The Bush Administration has renewed its 2004 request that the Senate ratify the United Nations Convention on the Law of the Sea (UNCLOS). While UNCLOS contains provisions that would be marginally beneficial to the U.S. Navy, other provisions of the treaty, such as those regarding the settlement of disputes, royalties on the exploitation of resources on the deep seabed, and the empowering of an additional U.N.-affiliated international bureaucracy, pose far greater risks to U.S. interests. The United Nations Convention on the Law of the Sea is likely to have unintended negative consequences for U.S. interests. Nothing has occurred since 2004 that should lead the Senate to reverse its earlier decision to decline to take up the treaty.
Much to Lose, Little to Gain ...
One example of U.S. interests being thwarted by bloc voting is the new U.N. Human Rights Council. The U.S. was a strong proponent of creating a new body to replace the discredited U.N. Commission on Human Rights, which had became a haven for human rights abusers to protect one another from scrutiny and censure. Once locked into negotiations over the specifics of the new council, however, the U.S. was repeatedly outnumbered and isolated. As a result, the council has minimal requirements for membership, and China, Cuba, Pakistan, Saudi Arabia, and other repressive states have won council seats. Unsurprisingly, the council has performed just as badly, if not worse, as its predecessor, and the U.S. has declined even to seek a seat on it.
Further, U.N.-related multilateral treaties often create unaccountable international bureaucracies. The UNCLOS bureaucracy is called the International Seabed Authority Secretariat, which is headed by a secretary-general. The Secretariat has a strong incentive to enhance its own authority at the expense of state sovereignty. Thus University of Virginia School of Law Professor John Norton Moore describes this sort of treaty as a “law-defining international convention.” The law that is being defined and applied by international bureaucrats is one designed to govern the actions of the participating states, not to serve their joint interests. For example, a provision of UNCLOS that would impose direct levies on the revenues of U.S. companies generated through the extraction of resources from the deep seabed reveals this bias against state sovereignty.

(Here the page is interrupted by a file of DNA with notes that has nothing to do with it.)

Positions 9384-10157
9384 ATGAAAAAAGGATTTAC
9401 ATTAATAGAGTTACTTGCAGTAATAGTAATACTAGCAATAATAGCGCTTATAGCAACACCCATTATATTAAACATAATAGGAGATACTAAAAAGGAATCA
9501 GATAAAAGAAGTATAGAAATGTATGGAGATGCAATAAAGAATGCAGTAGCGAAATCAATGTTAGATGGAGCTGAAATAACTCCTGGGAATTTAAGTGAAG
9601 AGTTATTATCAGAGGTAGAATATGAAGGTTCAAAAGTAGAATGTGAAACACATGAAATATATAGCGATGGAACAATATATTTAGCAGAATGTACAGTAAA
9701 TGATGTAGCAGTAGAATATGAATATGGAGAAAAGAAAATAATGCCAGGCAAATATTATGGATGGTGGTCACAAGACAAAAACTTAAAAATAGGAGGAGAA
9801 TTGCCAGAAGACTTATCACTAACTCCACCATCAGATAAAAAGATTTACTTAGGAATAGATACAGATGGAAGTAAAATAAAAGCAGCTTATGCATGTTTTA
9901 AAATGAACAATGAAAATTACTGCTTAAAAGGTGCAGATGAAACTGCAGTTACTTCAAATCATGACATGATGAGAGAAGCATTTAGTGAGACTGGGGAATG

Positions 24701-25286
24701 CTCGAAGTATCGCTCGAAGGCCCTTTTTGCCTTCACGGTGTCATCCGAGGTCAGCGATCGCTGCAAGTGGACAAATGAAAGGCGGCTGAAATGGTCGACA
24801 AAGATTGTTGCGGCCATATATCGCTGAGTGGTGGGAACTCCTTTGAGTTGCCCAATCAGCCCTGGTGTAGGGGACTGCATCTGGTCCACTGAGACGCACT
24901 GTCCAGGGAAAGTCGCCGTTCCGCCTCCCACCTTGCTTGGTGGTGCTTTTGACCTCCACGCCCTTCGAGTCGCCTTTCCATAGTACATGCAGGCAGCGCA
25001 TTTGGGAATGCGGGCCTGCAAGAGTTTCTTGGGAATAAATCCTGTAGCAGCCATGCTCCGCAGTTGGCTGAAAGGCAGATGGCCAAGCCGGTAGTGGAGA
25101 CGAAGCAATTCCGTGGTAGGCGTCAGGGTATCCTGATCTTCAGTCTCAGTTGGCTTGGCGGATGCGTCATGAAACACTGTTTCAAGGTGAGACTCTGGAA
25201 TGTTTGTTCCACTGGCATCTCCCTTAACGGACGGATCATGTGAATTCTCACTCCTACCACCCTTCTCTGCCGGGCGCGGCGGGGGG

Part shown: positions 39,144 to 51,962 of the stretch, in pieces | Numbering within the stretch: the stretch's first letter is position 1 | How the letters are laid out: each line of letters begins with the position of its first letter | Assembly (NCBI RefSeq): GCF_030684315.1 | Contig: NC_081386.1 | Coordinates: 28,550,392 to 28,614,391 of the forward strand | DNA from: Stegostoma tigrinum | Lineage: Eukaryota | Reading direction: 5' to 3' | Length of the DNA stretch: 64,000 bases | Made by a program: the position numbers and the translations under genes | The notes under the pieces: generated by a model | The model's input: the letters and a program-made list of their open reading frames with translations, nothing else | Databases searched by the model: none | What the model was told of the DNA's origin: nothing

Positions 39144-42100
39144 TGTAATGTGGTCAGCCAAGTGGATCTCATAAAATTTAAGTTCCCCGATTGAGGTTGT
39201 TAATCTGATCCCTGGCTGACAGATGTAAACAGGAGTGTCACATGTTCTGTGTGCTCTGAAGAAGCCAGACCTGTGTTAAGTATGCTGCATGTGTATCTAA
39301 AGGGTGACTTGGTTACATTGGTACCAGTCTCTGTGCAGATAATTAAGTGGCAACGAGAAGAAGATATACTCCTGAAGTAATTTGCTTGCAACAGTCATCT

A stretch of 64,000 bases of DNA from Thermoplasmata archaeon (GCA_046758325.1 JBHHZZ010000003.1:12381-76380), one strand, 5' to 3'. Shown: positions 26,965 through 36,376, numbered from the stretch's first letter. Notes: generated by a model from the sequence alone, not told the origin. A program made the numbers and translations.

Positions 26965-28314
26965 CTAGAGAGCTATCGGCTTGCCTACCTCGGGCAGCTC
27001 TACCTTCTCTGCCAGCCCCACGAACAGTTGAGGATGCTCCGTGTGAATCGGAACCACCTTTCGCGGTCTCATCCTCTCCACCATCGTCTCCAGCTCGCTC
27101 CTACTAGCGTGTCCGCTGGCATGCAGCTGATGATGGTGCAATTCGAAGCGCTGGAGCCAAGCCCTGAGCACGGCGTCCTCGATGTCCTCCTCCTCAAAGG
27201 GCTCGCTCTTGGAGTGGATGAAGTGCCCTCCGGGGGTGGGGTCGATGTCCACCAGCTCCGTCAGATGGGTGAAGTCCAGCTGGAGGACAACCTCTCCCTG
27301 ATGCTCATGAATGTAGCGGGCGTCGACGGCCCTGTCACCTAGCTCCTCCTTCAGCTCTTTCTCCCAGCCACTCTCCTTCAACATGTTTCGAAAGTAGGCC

... there is much more to this long article of great importance and significance. It would be wise to be aware of these non-descript treaties slipping in under the radar. Ignoring them will be our doom.
Thursday, May 17, 2007
Sellout.” It may be harsh, but it’s the most accurate and succinct way to sum up how conservatives feel right now about President Bush and Senate Republicans, who have cut a deal that would grant amnesty to the estimated 12 million illegal aliens living in the U.S. — not to mention the parents, spouses, and children of these illegals.
Title VI of a draft copy of the bill breaks down amnesty visas into three categories:
Z-1 — Illegal aliens present and working in the United States up to Jan. 1, 2007.
Z-2 — Parents and spouses of illegal aliens qualifying under the Z-1 category.
Z-3 — Children of illegal aliens qualifying under the Z-1 category.These “Z Visa” holders can stay in the “Z” status indefinitely, which means they never have to pursue “a pathway to citizenship.” They also would be able to get Social Security numbers and benefit from some welfare programs. Shockingly, there is no cap on the numbers of amnesty recipients in the draft language. The only thing the Z Visa holder can’t do is vote — until, that is, a liberal judge declares this limitation unconstitutional or until a liberal president can railroad through a “technical corrections” bill.
The amendment, which was co-sponsored by Mr. Reid, Nevada Democrat, died in a 67-29 procedural vote, with 47 Republicans, 19 Democrats and one independent blocking the plan to start a troop withdrawal in 120 days and cut off funds March 31 to most military operations in Iraq.
... the Dems rhetoric haven't matched their actions as long as I can remember! No principle, absolutely none! Same as the Repubs!
Wednesday, May 16, 2007